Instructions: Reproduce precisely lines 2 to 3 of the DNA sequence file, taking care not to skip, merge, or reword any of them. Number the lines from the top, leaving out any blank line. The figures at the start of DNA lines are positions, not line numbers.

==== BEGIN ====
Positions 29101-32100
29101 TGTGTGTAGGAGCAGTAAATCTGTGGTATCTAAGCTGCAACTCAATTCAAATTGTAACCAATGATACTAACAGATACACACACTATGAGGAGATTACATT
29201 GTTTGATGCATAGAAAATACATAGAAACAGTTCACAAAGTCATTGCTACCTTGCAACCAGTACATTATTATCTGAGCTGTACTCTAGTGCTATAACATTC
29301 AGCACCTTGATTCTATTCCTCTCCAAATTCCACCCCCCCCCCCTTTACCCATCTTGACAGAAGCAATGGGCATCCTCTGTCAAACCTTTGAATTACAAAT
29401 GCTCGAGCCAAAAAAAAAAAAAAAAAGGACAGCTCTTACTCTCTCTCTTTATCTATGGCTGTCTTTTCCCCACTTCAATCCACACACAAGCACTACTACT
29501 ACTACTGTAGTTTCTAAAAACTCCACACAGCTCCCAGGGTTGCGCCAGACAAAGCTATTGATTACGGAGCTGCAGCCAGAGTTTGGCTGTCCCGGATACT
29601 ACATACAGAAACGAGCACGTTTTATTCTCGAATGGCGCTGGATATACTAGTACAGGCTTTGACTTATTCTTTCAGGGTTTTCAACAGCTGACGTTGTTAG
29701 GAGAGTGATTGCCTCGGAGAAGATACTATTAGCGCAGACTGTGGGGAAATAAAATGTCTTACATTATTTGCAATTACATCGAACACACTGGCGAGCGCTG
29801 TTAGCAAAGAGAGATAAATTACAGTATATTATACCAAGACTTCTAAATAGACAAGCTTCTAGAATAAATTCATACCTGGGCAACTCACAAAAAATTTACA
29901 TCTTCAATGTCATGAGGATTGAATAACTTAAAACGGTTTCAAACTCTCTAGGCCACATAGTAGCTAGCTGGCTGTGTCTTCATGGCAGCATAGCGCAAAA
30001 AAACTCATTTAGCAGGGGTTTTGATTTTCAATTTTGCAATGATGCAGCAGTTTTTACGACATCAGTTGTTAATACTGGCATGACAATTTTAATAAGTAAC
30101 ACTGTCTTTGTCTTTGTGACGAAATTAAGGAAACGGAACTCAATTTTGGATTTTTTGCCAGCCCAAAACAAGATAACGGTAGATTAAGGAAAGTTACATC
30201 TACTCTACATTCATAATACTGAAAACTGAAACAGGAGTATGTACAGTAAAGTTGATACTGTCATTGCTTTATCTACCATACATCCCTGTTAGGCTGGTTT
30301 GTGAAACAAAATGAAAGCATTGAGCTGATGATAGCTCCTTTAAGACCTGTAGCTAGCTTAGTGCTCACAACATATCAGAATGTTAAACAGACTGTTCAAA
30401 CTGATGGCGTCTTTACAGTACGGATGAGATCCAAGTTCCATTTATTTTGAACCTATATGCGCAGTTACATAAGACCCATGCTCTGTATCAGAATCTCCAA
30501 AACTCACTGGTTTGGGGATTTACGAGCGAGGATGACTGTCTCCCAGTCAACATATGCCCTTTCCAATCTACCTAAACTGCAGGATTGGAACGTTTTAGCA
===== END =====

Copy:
29101 TGTGTGTAGGAGCAGTAAATCTGTGGTATCTAAGCTGCAACTCAATTCAAATTGTAACCAATGATACTAACAGATACACACACTATGAGGAGATTACATT
29201 GTTTGATGCATAGAAAATACATAGAAACAGTTCACAAAGTCATTGCTACCTTGCAACCAGTACATTATTATCTGAGCTGTACTCTAGTGCTATAACATTC